Sugar & Spice: 10 Snacks and Sweets in KolkataFeatured, Food & Wine, India — By Katie C on March 17, 2011 at 6:00 am
Kolkata is well known for its delicious street food, an essential part of the city’s life. These roadside delicacies are made in front of you in little makeshift stalls and are enjoyed by a hodgepodge group of businessmen, students, poorer people, and foreigners. Street food is a cheap treat that you can buy anywhere, from 5 to 40 rupees (less than $1), and it’s a great place to strike up a conversation with other street food junkies.
In addition to street food, I wouldn’t be able to write about eating in Kolkata without mentioning some sweets. Bengalis are well noted for their love of sweets, which they have cultivated in a number of mouthwatering delicacies.
Health tip: If you haven’t been in India long (less than a couple weeks), it’s better to avoid street food since your digestive system may not be able to handle the less-than-sanitary roadside preparations. However, if you’re really anxious to have some street food, then make sure to eat food that is cooked hot and hasn’t been sitting out for a long period of time.
Here’s a small sample of my favorite street food snacks and sweet shop treats:
Phuchka – a classic Kolkata street food. It’s a crispy puffed shell stuffed with a spicy mixture of potatoes, green chilies, cilantro, lemon juice, and tamarind (a pod seed with a sour or tart flavor, which must be soaked in water before using). After the phuchka is stuffed, it’s dipped into the tamarind water and you have to eat the whole thing in one bite or else the water will run down your chin. I like to have a few with water and a few without, and I prefer mine without too many green chilies.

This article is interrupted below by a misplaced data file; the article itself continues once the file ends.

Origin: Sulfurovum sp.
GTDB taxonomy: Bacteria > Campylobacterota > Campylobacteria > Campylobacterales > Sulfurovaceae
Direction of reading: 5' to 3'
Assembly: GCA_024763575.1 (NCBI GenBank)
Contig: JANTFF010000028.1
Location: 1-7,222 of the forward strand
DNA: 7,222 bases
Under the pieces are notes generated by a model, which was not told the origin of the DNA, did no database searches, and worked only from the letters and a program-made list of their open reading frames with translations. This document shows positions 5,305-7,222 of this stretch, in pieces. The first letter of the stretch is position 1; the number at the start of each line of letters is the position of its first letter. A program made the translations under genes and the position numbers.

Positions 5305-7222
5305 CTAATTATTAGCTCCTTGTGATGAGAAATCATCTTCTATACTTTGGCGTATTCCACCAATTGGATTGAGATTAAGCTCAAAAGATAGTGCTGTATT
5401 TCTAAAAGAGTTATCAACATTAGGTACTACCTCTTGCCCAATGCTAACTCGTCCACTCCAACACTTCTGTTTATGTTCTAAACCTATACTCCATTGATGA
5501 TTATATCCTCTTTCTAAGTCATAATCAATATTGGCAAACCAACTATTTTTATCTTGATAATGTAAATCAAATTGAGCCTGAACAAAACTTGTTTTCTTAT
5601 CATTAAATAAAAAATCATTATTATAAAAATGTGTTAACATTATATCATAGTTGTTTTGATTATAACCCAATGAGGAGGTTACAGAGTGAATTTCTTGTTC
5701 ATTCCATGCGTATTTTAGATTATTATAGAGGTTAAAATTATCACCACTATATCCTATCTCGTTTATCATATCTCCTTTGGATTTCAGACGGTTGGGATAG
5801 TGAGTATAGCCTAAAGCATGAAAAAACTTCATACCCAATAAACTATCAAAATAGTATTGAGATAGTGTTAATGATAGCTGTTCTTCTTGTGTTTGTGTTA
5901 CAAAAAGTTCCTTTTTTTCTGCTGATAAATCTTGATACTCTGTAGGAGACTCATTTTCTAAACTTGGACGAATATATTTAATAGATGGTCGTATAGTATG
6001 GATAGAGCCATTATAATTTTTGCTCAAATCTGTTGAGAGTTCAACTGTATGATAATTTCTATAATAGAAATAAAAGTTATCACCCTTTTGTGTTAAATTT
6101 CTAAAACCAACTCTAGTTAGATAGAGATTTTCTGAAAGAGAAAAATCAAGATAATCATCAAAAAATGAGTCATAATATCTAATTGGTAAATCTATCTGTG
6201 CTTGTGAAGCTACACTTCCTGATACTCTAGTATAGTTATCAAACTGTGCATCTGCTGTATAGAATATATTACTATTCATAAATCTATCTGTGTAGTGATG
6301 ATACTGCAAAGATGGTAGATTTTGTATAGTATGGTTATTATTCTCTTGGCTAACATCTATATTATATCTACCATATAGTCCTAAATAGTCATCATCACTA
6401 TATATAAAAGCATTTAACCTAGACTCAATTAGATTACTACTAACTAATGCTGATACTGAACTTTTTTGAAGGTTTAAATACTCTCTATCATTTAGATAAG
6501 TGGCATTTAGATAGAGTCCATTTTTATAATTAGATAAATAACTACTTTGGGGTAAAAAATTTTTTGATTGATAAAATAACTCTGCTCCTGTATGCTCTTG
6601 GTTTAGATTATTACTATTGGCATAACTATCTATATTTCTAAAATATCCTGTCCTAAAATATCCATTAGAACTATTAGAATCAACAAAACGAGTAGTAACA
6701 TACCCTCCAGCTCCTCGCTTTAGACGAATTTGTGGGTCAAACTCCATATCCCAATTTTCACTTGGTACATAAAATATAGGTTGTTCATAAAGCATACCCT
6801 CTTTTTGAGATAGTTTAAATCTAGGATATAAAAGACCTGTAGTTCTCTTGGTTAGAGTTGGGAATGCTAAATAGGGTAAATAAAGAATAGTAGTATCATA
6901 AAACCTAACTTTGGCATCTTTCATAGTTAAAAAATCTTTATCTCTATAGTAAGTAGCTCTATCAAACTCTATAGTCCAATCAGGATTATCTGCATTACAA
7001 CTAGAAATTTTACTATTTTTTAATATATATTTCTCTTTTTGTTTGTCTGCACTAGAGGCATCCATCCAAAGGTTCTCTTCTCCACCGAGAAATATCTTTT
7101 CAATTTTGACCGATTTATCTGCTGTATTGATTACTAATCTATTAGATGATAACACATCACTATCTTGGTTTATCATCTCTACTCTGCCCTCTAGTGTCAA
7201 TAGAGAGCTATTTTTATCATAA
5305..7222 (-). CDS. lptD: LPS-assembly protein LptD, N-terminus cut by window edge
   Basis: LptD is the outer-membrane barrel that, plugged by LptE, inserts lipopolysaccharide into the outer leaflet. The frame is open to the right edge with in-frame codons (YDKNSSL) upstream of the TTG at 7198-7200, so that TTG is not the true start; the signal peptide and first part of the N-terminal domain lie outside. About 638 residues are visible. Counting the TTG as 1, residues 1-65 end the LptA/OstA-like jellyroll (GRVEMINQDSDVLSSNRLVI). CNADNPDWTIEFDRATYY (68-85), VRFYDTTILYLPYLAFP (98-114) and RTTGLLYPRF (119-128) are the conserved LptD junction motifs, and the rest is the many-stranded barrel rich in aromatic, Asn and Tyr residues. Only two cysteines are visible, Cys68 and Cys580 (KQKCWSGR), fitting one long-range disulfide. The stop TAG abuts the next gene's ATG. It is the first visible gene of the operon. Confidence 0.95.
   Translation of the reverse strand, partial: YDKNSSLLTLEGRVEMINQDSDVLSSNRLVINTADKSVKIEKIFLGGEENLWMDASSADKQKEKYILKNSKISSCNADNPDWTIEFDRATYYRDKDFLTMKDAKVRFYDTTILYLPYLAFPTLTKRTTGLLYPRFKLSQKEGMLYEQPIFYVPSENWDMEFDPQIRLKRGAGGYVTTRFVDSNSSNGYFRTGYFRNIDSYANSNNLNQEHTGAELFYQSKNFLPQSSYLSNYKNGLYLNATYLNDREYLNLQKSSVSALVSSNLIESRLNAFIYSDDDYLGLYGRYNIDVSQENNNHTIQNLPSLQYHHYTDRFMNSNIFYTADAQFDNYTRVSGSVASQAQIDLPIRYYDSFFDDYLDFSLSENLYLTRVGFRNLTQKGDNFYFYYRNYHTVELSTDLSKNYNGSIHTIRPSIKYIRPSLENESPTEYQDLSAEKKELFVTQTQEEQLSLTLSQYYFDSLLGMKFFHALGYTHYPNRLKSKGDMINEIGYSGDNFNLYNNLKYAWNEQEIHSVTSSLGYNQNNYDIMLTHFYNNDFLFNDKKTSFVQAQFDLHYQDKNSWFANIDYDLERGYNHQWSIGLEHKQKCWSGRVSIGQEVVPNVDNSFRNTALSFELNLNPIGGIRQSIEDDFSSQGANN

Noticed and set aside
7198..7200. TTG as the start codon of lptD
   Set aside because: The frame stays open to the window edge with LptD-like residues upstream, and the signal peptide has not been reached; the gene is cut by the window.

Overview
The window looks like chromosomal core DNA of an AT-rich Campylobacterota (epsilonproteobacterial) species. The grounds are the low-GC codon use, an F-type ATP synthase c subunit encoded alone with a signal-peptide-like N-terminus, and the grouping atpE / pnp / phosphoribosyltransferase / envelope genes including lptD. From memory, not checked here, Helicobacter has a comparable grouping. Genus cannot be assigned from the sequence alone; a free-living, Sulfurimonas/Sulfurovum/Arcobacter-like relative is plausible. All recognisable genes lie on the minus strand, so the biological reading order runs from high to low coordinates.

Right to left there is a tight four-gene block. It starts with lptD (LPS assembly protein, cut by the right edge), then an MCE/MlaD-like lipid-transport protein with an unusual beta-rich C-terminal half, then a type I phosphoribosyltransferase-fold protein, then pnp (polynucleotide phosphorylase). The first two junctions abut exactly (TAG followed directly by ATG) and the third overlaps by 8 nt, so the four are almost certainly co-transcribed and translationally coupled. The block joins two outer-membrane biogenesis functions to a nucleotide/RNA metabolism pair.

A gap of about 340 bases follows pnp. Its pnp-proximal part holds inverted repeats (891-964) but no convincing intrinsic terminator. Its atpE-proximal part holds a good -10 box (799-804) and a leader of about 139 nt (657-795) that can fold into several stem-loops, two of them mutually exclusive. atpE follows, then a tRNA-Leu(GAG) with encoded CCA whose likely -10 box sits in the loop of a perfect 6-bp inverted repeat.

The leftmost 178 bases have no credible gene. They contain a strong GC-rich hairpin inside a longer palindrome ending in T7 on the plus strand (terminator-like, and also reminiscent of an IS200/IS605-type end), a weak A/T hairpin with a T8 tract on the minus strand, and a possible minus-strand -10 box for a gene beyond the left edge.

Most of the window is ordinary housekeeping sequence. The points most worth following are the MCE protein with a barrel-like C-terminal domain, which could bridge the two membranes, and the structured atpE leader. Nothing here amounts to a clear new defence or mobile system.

Egg Roll – a delicious and greasy treat. The vendors fry up a piece of tortilla-like dough, then crack an egg on top and let the egg fry. It’s quickly taken off the skillet and filled with spiced chicken, onions, green peppers, and green chilies with a little lemon or lime juice. You can get the roll without the egg or without meat. There’s a great egg roll shop right outside my school here, and I love to have a roll during my lunch break.
Momos – this dish is not Indian in origin, but it’s a delicious, easy-to-find snack. It’s a steamed dumpling – simple flour-and-water dough wrapped around a vegetable or meat filling and steamed. It is often served with chili sauce (in case the momo doesn’t have enough kick already) or soup to dip them in. Momos also come pan or deep-fried.
Pav Bhaji – this dish hails from the regions of Gujarat and Maharashtra in Western India. Pav means bread in Gujarati and bhaji means a curry or vegetable dish. The bhaji is a potato mixture made into a thick gravy with onions, green pepper, peas, and other vegetables simmered with a blend of spices. The bread is a basic white bun, like what you would find in America, and it’s buttered and browned. Serve the bhaji over the pav and enjoy.
Chow Mein – Kolkata has a soft spot for Chinese cuisine, and Kolkatans often boast their Indian Chinese is better than authentic Chinese. This simple stir-fried noodle dish is available at a number of street-side stalls, and you can buy it in chicken, egg, or vegetable variations.
Roshogolla is a traditional Bengali sweet. It’s made of chenna, an Indian cottage cheese, and flour rolled into a ball. The ball is then cooked in a sugary syrup and flavored with a little rose water. It’s served room temperature or colder, and the cheese ball is saturated with the sweet syrup.
Essentially the same as roshogolla, Gulab Jamun is another popular dessert that is fried dough soaked in syrup. Roshogolla quickly has become one of my favorite desserts, and you only need to have one or two servings since there’s so much sweetness packed into one bite.
Sondesh is a cheese dessert mixed with flour and sugar and formed into shapes. It’s less sweet than roshogolla since it’s not drenched in syrup.
Mishti Doi is a sweetened thick yogurt. It’s made from milk, caramelized sugar, and a few tablespoons of yogurt that you let ferment overnight in the earthenware pot until it’s the desired thick consistency. Bengalis love their mishti doi, and for good reason. It’s deliciously smooth and creamy, and a great cooling end to a spicy meal.
Payesh is a Bengali rice pudding (rice in a sweet milk-based sauce). Sometimes it has raisins or nuts. It’s usually made for festivals and other celebrations like birthdays. My host mother makes the best version I’ve tried. Hers has a little thinner sauce than other versions, which can be very thick and pudding-like.
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